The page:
The Wagnalls Memorial Library reflects the diversity of industry in Ohio and its profound impact even in those parts of the state that were decidedly not urban. Though the small rural village of Lithopolis had a population of only around 350 people in the 1920s, it boasted a cultural center rivaling many found in Ohio’s largest cities. Lithopolis is located in Bloom Township in Fairfield County, approximately eighteen miles southeast of Columbus. It owes the existence of this institution to the generosity of Mabel Wagnalls Jones, an author, collector, and concert pianist, whose vision was to create a village cultural center to honor the “self-made man,” who rose from humble beginnings to become an industrial and business leader of the twentieth century.
The Wagnalls Memorial is constructed of native free stone quarried locally and brought to the site on horse-drawn skids. Roofs throughout are slate. The Tudor-Gothic building complex was designed by Columbus architect Ray Sims in close collaboration with the patron Jones. It was dedicated in 1925 in memory of Mabel’s parents, Anna and Adam Wagnalls, who were both born in Lithopolis. Adam Wagnalls was the cofounder of the Funk and Wagnalls Publishing Company. Mabel was their only child and upon her death in 1946, the remainder of her estate was dedicated to sustaining the Wagnalls Memorial Library and its use as a community center. Her bequest also provided scholarships for Lithopolis residents to attend institutes of higher education dedicated to “learning, music, and art.”
The original 1925 complex consists of a library, two tower rooms, a banquet hall, and a 400-seat auditorium that includes a projection room for showing motion pictures. The interior finishes are consistent throughout all parts of building, with floors of natural local flagstone, solid oaks doors, and leaded-glass windows with clear and stained glass. The theater/auditorium has a high oak-beamed ceiling. Interior walls are plaster with custom finishes in the auditorium, library, and all first- and second-floor public areas. The light fixtures are of hand-wrought iron throughout the complex, which also features handcarved wood decorative elements in the library and auditorium. A complete kitchen and dining area is located on the lower level of the original Memorial building.
Additions to the original 1925 Memorial were completed in 1961, 1983, and 1991; in 1999, a freestanding community building was also erected. The landscaping includes formal gardens and stone sculptures bequeathed to the Memorial Foundation from the former Dr. Edward B. Roller Estate. The three additions are constructed of the same materials as the 1925 complex and effectively honor the original architectural design and materials while expanding the original library and meeting spaces. The 1961 addition provided a juvenile library, executive office, and conference rooms. The 1983 addition, designed by architect Steve Schonberg of James A. Monsul and Associates, provided 5,000 square feet to house the library’s adult fiction inventory as well as study areas, listening rooms, typing areas, offices, and public reading spaces. The 1983 addition also includes extensive display spaces to house the collections associated with the history of the Wagnalls family and Lithopolis. This addition includes a large flagstone patio for outdoor community event space. The existing gardens were also tripled in size to expand the original formal gardens for multiple public uses.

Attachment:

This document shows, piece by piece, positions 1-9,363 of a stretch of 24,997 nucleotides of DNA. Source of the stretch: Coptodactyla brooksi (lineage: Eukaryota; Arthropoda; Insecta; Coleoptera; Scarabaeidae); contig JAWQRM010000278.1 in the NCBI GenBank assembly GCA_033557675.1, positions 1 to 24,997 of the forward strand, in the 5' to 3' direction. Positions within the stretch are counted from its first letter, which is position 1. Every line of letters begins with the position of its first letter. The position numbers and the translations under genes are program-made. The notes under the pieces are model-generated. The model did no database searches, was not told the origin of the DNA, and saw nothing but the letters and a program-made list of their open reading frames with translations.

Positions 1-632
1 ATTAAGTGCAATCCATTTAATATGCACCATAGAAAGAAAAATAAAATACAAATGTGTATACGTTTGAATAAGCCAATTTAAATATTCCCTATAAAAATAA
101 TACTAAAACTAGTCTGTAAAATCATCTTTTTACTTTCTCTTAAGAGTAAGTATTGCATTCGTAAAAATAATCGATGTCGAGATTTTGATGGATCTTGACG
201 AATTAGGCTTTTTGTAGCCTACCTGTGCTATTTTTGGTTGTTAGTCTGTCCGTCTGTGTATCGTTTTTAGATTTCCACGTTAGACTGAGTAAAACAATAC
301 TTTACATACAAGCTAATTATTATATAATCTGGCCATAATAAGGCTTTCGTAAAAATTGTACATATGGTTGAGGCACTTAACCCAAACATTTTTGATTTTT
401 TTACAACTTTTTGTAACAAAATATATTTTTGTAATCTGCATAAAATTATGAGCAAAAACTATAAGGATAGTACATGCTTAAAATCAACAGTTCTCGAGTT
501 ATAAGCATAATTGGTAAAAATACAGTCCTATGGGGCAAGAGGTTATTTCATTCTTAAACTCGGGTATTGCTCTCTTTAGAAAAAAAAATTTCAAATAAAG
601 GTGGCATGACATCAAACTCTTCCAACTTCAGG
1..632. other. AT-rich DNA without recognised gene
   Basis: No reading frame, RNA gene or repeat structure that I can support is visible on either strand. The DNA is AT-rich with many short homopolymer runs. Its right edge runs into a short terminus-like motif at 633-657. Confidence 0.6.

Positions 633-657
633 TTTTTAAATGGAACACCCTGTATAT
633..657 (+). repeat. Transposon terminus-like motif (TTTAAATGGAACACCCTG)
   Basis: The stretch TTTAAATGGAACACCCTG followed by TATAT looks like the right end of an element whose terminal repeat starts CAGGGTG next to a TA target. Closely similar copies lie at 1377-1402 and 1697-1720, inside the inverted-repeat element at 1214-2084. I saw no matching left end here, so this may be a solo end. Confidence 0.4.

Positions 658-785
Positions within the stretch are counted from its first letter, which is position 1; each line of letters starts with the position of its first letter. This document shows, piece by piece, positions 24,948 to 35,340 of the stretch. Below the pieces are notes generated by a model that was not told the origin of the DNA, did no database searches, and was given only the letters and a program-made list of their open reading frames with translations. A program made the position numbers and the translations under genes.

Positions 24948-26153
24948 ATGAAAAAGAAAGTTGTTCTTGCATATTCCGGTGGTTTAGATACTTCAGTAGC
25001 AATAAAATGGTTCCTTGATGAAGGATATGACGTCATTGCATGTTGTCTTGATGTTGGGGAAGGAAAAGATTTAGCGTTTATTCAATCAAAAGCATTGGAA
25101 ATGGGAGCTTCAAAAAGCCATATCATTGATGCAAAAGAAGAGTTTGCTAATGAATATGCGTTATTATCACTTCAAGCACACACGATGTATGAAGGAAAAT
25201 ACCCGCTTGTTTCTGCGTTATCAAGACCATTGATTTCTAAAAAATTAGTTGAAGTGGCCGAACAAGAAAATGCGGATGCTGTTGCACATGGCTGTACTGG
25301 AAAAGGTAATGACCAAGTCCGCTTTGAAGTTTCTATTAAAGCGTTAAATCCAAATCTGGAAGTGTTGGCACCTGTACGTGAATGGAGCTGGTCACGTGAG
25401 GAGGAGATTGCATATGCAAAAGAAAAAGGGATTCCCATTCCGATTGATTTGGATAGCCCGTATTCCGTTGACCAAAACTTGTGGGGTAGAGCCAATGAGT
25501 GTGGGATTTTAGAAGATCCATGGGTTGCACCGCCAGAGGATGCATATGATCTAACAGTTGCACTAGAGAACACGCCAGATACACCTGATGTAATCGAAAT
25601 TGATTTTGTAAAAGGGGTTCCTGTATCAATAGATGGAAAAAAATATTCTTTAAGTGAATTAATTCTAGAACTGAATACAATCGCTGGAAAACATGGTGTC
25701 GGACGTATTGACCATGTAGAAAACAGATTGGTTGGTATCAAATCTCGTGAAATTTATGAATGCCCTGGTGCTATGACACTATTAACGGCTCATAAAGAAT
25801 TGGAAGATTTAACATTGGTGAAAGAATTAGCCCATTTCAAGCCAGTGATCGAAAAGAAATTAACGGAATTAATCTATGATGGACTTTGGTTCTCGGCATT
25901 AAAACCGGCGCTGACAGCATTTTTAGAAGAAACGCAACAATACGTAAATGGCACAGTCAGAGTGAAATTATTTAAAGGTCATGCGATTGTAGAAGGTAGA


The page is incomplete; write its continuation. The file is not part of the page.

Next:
While the building additions have significantly expanded the Wagnalls Memorial’s footprint on the site, its surroundings are largely intact. The Wagnalls Memorial Library, Auditorium, and Community Center is located on a tree-lined street in a predominantly residential area only a block away from the historic center of the village of Lithopolis, which retains its small-scale commercial fabric and now has a population of 1,200.
Campen, Richard. Ohio: An Architectural Portrait. Chagrin Falls, OH: Summit West Press, 1973.
Mangus, Michael, Caryn Hannan, and Jennifer L. Herman. Ohio Encyclopedia. Hamburg, MI: State History Publications, 2008.